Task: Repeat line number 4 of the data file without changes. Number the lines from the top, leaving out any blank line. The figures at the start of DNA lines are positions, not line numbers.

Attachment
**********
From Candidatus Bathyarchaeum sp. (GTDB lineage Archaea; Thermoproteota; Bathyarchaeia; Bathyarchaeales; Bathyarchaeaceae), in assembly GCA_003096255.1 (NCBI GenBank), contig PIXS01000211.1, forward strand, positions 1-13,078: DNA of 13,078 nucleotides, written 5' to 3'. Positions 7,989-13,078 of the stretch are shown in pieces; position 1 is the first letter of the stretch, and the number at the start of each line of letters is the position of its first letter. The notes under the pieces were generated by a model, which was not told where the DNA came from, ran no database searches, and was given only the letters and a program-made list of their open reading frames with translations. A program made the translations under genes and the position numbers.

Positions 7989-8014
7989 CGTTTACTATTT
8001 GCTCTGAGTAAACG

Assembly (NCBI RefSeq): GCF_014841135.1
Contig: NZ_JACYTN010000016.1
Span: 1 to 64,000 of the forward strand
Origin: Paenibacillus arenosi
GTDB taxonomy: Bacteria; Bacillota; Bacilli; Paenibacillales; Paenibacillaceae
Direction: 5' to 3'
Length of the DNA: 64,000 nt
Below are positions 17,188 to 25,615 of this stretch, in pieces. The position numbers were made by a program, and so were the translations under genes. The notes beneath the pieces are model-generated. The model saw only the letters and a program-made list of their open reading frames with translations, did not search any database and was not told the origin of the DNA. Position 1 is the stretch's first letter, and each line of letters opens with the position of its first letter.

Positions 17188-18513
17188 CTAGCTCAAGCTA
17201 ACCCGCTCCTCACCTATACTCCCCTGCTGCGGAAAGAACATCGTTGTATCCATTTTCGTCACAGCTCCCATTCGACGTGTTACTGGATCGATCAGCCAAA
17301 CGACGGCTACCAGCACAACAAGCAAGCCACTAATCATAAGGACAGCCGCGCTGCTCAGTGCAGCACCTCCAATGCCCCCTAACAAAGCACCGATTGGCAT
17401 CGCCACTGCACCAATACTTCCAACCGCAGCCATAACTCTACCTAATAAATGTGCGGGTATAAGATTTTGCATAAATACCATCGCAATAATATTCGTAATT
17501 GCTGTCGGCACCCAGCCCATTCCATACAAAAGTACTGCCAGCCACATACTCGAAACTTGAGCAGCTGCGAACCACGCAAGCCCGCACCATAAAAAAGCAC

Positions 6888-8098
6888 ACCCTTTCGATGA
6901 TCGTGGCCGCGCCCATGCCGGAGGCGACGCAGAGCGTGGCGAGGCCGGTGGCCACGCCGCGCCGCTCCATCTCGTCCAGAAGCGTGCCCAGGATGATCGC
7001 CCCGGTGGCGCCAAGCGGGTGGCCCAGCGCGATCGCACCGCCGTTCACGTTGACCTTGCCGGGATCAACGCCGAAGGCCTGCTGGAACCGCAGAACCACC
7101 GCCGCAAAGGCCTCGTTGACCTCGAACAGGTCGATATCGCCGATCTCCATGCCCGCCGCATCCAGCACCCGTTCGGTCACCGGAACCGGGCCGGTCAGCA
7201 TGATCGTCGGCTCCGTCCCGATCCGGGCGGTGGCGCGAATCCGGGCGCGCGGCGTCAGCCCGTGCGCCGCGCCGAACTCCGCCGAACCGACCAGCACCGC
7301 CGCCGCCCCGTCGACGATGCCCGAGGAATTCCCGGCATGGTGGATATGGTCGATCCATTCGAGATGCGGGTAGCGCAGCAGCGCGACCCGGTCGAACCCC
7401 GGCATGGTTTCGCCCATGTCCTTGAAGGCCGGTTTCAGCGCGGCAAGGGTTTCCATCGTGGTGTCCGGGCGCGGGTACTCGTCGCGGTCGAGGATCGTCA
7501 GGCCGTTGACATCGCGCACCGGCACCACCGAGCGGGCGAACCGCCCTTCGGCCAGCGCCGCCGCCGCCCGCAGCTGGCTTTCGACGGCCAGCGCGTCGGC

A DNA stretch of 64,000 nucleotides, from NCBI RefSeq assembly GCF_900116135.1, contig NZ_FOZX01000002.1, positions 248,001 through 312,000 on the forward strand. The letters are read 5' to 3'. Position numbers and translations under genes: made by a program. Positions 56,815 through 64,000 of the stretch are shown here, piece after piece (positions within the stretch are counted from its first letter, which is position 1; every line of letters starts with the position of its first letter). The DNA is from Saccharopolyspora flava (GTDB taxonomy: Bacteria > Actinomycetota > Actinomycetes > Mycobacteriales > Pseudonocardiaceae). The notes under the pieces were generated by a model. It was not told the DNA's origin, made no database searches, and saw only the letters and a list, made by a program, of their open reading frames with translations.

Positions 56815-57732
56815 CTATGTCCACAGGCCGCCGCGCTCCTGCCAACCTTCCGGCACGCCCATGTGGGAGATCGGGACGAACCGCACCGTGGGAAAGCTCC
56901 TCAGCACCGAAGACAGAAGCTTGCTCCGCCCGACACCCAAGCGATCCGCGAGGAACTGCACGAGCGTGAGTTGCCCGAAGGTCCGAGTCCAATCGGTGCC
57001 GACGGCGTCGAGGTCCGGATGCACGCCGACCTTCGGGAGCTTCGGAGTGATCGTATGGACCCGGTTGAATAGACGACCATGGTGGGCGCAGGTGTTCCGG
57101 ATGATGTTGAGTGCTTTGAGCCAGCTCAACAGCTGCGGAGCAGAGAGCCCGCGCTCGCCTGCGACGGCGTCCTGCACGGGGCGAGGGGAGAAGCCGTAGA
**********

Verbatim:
8001 GCTCTGAGTAAACG